Midwest transmission morass: A 100% clean power warning?
A first-of-its-kind transmission line proposed to help move Midwest wind energy east to the nation’s largest electricity market was designed to avoid pitfalls that dog similar projects.
Instead of building a network of steel lattice towers and overhead wires, developers behind the 350-mile Soo Green HVDC Link would bury underground a pair of cylindrical cables about the diameter of wine bottles.
The route would mostly follow an existing Canadian Pacific Railway corridor from Mason City, Iowa, to just west of Chicago, avoiding eminent domain battles with landowners. The project, which is partially backed by Siemens AG, will be capable of moving 2,100 megawatts of electricity, enough to light about 2 million homes.
Soo Green’s backers initially saw potential to complete the project quickly — within four years of when it was announced in 2019 (Energywire, March 12, 2019). That’s blinding speed for the type of major infrastructure project where siting and permitting lines can be a decadelong slog.
Instead, developers now find themselves bogged down in a different delay, stuck in line behind hundreds of smaller-scale electric generation projects for clearance to plug into the PJM Interconnection LLC grid. It’s a delay that will push back the start of construction by at least a year.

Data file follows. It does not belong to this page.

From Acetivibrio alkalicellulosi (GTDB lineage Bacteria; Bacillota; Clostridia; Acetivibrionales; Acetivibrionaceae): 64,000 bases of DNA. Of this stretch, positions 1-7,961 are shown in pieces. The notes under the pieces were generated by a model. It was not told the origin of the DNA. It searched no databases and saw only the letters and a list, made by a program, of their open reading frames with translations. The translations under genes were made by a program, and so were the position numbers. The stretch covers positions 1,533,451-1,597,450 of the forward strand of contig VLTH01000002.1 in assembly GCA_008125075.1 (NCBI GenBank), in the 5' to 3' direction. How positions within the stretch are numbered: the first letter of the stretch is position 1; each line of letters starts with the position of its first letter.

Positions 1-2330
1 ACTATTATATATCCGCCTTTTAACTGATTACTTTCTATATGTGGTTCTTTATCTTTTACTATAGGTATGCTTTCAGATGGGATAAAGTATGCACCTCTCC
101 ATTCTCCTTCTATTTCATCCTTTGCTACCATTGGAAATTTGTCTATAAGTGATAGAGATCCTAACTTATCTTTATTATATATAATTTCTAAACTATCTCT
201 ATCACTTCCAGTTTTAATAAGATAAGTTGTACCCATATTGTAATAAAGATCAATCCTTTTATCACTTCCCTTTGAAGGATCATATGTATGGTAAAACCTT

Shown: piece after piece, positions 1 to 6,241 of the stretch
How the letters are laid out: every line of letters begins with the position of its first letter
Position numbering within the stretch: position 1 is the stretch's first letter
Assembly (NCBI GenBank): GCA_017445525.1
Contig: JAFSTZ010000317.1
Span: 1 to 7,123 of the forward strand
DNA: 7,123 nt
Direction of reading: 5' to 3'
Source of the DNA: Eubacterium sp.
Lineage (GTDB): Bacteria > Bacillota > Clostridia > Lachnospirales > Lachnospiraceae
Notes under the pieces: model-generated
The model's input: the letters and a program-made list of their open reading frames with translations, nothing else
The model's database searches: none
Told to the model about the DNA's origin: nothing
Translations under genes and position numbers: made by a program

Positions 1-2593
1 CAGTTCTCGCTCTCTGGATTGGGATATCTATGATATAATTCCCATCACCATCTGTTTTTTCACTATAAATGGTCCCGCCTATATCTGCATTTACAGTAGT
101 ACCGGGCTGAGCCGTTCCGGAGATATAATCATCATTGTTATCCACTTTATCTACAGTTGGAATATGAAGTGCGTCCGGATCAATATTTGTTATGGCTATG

“It’s going to take PJM longer to study Soo Green’s interconnection than it’s going to take us to build this $2.5 billion project,” said Joe DeVito, president of developer Direct Connect Development Co. “If not for the PJM interconnection delays, we would have been putting shovels in the ground later this year.”
While Soo Green’s circumstances are unique, the challenges of building interregional transmission projects — the kind viewed as a necessary backbone for a zero-carbon grid — are not. Elsewhere, aboveground transmission lines face political and landowner opposition related to siting. As the Biden administration forges ahead with plans to zero out electricity-sector carbon emissions by 2035, siting transmission lines and renewable energy projects is emerging as a big hurdle (Energywire, March 24).
In Soo Green’s case, the physical design of the project has nothing to do with challenges that its developers face. Rather, it’s their business model — something they view as a plus — that’s inadvertently slowed things down.
Unlike most transmission projects in PJM that evolve from a centralized planning process, Soo Green is a so-called merchant project with rates that are competitively bid and avoid divisive fights over how costs are shared among utilities.
The classification means the project goes through a different interconnection study process at PJM, one where it’s lumped in with hundreds of proposed generation projects being developed in the region that spans 13 Midwestern and mid-Atlantic states and the District of Columbia. Through the process, PJM engineers study the impact to the existing bulk electrical system and identify any upgrades needed to maintain reliability.
“This is a very large project and, as a result, the potential upgrades may be extensive and PJM will properly study and reinforce the system to ensure reliability to the overall system,” Susan Buehler, a spokeswoman for PJM, said in an email.